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“The LOY-001 drug aims to undo the damage introduced by years and years of selective breeding in humans.”
“Experimental drugs and clinical trials are common in pets, so I don’t think it’s necessary to worry about a careful and well-conducted launch of drugs, but making sure the risk is low is key because the These drugs are given to healthy dogs,” Boyko explained. He also noted that — because drugs like LOY-001 can respond to human aging as well as canine aging — dogs are at risk of exploitation unless pharmaceutical companies and the medical community practice transparency. .
“One might see a company potentially continuing to market a drug that has shown some promise in reversing the aging clock but has also shown some unacceptable risks in some dogs because of their interest in generating more data to better inform potential human therapies,” Boyko said. “So, transparency is really key so owners can make informed decisions about what’s best for their dog.”
When Salon asked Halioua about the ethical concerns that have arisen in drug trials like those with LOY-001, he replied that Loyal prioritizes safety and efficacy.
“We all have a responsibility to do the right thing by dogs – we feed and shelter them and take care of their health,” explained Halioua. “We give them medicine when they are sick. Our products follow the same principle – supporting the quality of life of dogs in their middle years so that they remain healthy as they age and therefore living longer, better lives.”
Halioua also pointed out that the company’s mission is actually reversing a form of human-caused cruelty to dogs.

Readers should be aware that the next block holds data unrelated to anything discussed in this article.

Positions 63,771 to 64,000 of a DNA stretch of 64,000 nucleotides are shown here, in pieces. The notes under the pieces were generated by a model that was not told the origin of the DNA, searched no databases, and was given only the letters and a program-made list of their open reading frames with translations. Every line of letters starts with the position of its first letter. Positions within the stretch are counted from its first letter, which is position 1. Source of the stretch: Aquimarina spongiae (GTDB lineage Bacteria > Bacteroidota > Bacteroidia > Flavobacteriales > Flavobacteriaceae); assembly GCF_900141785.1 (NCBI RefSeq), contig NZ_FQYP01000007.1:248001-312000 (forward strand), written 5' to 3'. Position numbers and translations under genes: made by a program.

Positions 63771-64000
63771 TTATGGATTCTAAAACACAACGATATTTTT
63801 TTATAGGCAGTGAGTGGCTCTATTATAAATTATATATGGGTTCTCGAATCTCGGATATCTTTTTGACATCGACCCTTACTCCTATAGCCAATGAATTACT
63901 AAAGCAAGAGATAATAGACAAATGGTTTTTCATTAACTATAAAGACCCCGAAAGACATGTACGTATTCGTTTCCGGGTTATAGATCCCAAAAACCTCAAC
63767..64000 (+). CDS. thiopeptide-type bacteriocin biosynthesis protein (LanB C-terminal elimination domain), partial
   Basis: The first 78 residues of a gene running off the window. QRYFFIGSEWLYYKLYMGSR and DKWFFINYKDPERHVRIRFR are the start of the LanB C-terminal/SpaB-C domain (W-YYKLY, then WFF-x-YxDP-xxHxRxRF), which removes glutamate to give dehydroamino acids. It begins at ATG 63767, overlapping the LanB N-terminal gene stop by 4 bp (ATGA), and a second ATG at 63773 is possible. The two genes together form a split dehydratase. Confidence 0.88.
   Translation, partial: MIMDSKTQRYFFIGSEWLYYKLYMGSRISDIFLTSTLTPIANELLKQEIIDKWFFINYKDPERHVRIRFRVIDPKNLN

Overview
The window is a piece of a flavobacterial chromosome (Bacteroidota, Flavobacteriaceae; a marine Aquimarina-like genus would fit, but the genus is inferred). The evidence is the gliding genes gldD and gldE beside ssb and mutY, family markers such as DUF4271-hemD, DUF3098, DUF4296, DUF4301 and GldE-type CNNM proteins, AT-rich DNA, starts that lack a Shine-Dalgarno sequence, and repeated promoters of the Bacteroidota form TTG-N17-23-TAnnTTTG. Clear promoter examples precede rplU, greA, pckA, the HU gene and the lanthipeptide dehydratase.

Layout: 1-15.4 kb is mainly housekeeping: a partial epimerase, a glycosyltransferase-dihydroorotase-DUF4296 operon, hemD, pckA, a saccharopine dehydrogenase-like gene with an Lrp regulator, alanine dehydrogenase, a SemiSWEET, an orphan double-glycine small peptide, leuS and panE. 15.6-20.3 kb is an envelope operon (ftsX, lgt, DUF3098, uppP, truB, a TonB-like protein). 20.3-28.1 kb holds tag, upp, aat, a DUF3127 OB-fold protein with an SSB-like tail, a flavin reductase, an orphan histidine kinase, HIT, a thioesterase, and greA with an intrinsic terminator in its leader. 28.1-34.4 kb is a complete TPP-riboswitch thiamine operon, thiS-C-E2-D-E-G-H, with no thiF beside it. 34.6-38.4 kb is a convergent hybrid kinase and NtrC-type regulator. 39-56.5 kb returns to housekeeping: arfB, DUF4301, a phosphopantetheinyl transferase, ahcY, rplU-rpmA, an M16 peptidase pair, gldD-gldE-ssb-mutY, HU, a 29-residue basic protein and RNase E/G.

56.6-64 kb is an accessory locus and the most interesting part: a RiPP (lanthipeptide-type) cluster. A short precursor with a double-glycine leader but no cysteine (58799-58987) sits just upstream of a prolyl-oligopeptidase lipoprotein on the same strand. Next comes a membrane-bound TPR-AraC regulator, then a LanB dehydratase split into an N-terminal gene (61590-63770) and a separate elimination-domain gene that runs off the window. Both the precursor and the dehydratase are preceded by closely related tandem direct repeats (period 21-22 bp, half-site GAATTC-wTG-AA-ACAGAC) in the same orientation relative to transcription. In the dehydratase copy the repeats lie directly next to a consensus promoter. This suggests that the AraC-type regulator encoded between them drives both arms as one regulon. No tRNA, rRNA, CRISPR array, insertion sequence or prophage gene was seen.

“The LOY-001 drug is focused on undoing the damage introduced by years and years of selective breeding in humans,” Halioua pointed out. “It’s unambiguously beneficial to dogs.”
At the same time, Halioua acknowledged that Boyko was right about the implications of LOY-001 for human aging. That said, Halioua emphasized that the company’s priority is to help large breed dogs. His further observation is that “it is also true that dogs are a good model for aging in humans. We live in the same environments and share similar lifestyles. We face similar age-related diseases for for both reasons. Because of this we hope to one day be able to translate what we learn about longevity in dogs into similar therapies for humans.”
The long-term implications of LOY-001 need not only benefit humans. After all, if long-breed dog lifespans and human lifespans can be extended by pharmaceuticals, why not extend the lifespans of non-large breed dogs?
“Yes — we’re already working on that drug,” Halioua told Salon. “We have three drugs currently.
Boyko shares Halioua’s optimism about non-large breed dogs benefiting from research being done by companies like Loyal.
“While LOY-001 targets insulin growth factor signaling (which is a key driver of both body size and reduced longevity in large dog breeds), other anti-aging drugs target other different pathways and are more likely to work in all dogs,” Boyko told Salon. “Tests of some of these drugs in laboratory animals have been impressive so there is reason to believe that they will also be successful if properly administered to pets and even humans.”